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Rust stains on sand...

This is a discussion on Rust stains on sand... within the Beginner Freshwater Aquarium forums, part of the Freshwater Fish and Aquariums category; --> I'm thinking of two possibilities: 1) Red algae of some sort. 2) Iron leakage from the root tabs. I do not know what the ...

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Rust stains on sand...
Old 03-12-2013, 01:12 AM   #11
 
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I'm thinking of two possibilities:
1) Red algae of some sort.
2) Iron leakage from the root tabs. I do not know what the API root tabs have in them, but it is likely that they contain iron as it is an essential nutrient for plants.

I highly doubt that either of your rocks are to blame. Neither of them look particularly iron rich. Additionally, if they are iron rich and oxidizing, the first place the red spots would appear would be on the surface of the rocks. After the oxidization appeared on the surface, any flaking off iron would probably be localized around the rocks rather than spread seemingly randomly throughout the tank.

Something that concerns me regarding your rocks though; they are both fossiliferous, meaning, containing fossils. Fossils of bivalves (clam like creatures) and gastropods (snail like creatures) are commonly found in rocks from a marine source. Most shells of bivalves and gastropods are constructed out of calcium carbonate. While the host-rocks themselves do not appear to be calcitic, the calcium carbonate in the fossils may increase the hardness of the water in your tank. I would suggest removing the rocks and testing them using vinegar. If they fizz, they will affect your hardness. If your intent is to have a higher KH in your tank, then leave them in.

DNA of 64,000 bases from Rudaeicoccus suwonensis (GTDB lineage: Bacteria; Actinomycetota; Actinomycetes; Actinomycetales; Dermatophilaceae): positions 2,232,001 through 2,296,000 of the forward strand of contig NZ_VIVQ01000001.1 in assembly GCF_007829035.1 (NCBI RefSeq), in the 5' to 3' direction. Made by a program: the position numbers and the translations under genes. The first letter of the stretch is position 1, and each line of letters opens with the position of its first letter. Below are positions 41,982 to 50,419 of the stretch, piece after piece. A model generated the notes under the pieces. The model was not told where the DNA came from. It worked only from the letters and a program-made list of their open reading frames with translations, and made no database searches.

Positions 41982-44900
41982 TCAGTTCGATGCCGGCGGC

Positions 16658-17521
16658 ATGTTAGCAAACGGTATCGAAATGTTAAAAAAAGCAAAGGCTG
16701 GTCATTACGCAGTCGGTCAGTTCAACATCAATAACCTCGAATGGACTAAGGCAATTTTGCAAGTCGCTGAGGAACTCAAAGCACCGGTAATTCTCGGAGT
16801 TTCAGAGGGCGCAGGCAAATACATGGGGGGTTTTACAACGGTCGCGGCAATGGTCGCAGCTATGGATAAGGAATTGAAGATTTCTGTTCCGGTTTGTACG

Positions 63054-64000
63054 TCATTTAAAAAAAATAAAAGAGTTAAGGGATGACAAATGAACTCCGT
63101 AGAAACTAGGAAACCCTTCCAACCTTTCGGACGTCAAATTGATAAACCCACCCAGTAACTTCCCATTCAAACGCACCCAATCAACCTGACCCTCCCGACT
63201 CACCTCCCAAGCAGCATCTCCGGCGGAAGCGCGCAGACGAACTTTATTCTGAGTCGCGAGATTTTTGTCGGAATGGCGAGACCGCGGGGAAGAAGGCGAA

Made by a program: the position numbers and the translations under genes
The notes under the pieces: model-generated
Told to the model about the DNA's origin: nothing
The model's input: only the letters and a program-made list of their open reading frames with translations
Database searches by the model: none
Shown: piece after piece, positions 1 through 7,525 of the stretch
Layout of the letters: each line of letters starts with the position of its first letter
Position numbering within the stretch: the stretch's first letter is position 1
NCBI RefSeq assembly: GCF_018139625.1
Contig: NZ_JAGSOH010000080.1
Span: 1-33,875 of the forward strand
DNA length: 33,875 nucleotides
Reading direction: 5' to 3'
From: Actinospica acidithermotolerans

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Old 03-12-2013, 02:14 AM   #12
 
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Quote:
Originally Posted by rockhound View Post
I'm thinking of two possibilities:
1) Red algae of some sort.
2) Iron leakage from the root tabs. I do not know what the API root tabs have in them, but it is likely that they contain iron as it is an essential nutrient for plants.

I am thinking one of these 2 things as well. I have never heard of a red algae in fresh water, only salt but it doesn't mean it's unheard of


Oh and on the rocks, I don't have a KH test (picking one up this weekend) but I did test my ph last night after doing some research on the rocks. No they don't fizz with vinegar. I took both out and dried off best I could with a paper towel and dropped vinegar on it and nothing. The big one with the shell shape doesn't have the shell itself, just the shape of the shell. Someone probably removed it. The second is Texas Holey Rock which I was told was limestone but a friend from texas commented that it's not always limestone. It just happens to have a shell down in one of the holes and I can't get it out. Something was small, crawled in, grew, died, and now the shell is too big to pop out.